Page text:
The "I am You" project - a strong message to parents with daughters
What would happen if we all became the best versions of ourselves? If we were not held back by the various attitudes, barriers and stereotypes that still exist in society when it comes to choosing a profession? Or do you think that society is equally open and tolerant to all people, regardless their gender?
Unfortunately, however, various sociological studies show that society is divided, and gender equality is still one of the most common human rights violations.
According to a survey of children aged 7 to 11 in Great Britain a few years ago, more than 80% of children in the professions of banker, lawyer or pilot see themselves as male and nurses as female. This male/female division of professions can lead to restriction in children's future career aspirations, unnecessarily limits their self-fulfilment and the development of their talents and abilities. Children with such stereotypical thinking will not even consider choosing a profession that in their minds is assigned to the opposite sex.
It is therefore very important for parents to talk to them about this and to help them broaden their horizons and break free from stereotypes.
This is what the "I am You" project, initiated by two amazing women, Inga Minelgaitė, a professor and business consultant at the University of Iceland, and Inga Jablonskė, founder and director of WoW University, the world's only women's distance learning university, is about. Its aim is to contribute to a future where both men and women can choose their careers without being constrained by entrenched stereotypes.
These women were joined by well-known Lithuanian men and leaders from the worlds of sport, music, science and business:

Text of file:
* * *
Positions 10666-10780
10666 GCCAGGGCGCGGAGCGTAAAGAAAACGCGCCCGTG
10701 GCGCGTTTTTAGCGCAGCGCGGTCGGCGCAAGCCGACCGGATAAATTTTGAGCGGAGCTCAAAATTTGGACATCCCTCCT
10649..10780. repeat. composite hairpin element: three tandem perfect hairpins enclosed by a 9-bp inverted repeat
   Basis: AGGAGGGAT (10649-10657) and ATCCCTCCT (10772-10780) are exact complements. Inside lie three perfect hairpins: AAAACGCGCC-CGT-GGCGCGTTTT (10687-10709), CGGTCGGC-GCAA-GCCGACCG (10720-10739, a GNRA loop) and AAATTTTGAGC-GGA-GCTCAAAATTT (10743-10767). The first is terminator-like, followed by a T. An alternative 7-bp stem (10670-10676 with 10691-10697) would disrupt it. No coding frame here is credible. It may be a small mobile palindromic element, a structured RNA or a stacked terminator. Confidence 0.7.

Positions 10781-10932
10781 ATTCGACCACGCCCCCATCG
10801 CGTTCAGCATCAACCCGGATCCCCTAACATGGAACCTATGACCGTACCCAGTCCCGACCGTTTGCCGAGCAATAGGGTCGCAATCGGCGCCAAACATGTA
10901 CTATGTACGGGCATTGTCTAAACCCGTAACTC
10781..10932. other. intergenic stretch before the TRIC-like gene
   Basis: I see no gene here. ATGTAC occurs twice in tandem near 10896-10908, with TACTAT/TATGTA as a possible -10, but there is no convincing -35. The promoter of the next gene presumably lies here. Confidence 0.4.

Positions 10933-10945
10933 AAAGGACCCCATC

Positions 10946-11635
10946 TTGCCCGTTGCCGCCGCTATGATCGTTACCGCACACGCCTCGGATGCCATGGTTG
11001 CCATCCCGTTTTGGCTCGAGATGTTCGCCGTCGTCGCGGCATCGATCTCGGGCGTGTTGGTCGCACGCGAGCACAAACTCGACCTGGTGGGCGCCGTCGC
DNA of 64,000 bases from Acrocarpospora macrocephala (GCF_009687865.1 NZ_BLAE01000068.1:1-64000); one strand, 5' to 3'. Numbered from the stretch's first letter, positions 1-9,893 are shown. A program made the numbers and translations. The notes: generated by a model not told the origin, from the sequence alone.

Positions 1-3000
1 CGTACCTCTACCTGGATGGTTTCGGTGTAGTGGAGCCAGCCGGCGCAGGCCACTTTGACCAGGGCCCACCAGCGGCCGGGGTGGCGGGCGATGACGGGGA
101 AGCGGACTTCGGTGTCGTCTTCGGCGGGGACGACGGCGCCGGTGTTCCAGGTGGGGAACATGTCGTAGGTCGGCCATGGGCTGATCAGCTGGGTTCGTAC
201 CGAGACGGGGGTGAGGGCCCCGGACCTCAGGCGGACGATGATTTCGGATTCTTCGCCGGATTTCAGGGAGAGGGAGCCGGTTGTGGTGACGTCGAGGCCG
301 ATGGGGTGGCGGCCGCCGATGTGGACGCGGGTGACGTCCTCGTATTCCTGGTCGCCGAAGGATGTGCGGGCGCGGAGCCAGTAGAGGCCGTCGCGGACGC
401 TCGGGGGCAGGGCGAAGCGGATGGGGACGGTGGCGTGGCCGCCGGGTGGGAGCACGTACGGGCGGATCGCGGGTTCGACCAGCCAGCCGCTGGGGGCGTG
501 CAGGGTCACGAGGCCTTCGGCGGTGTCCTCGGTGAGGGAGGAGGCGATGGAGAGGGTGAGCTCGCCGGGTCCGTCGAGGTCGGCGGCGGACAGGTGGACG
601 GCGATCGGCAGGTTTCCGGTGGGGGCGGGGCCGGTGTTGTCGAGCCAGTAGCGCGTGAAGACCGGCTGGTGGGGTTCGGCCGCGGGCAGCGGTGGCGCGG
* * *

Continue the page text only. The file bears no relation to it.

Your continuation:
"I want my daughter to live in a Lithuania where people let each other be free. I want our children to grow up in a free, tolerant environment. So that no one feels inferior to another. We must learn to respect each other and respect differences. I think we are on our way." Andrius Mamontovas, songwriter and performer.
"I want my daughters to live in Lithuania, where they will find their own meaning in life and be happy. If they are happy and enjoy life, I will be at peace." Gintaras Rinkevičius, National Prize Laureate, Artistic Director and Chief Conductor of the Lithuanian State Symphony Orchestra, Professor.
"I want my daughter to grow up in Lithuania, where it would be safe and good to live. I want her to be able to get a great education and pursue her dreams while living in her native country." Robertas Javtokas, former Kaunas Žalgiris sports director, former basketball player and Lithuanian national team captain, Euroleague champion, multiple National league champion.
"I want my daughter to live in Lithuania, where everyone is valued by their abilities and not by their gender." Andrius Tapinas, broadcaster, founder of "Laisvės TV", lecturer, writer, public figure.
"I want my daughters to grow up in a Lithuania where they don't have to make professional or other life choices without thinking about whether it's male or female." Edmundas Jakilaitis, journalist, producer and volunteer soldier.
"I want Lithuania to be the most wonderful part of this big and open world for my daughter." Algis Kriščiūnas, artist, photographer, drummer of the band "Fojė".
These men are not only leaders in their field, they are dads first. They are dads who are raising or have already raised their daughters, and they are well aware that their children's happiness depends on the opportunity to realise themselves, to become the best version of themselves in their chosen field. Whatever it may be.
On 6 August, the "I Am You" exhibition took place at the Palanga Concert Hall, presenting the artistic photographs of these and other famous Lithuanian fathers and their daughters. The exhibition is currently touring different cities and towns in Lithuania.
We are pleased to be able to contribute to communicating the "I am You" message, which breaks down stereotypes and advocates for equal opportunities for both genders in choosing their life path. You can do your part too.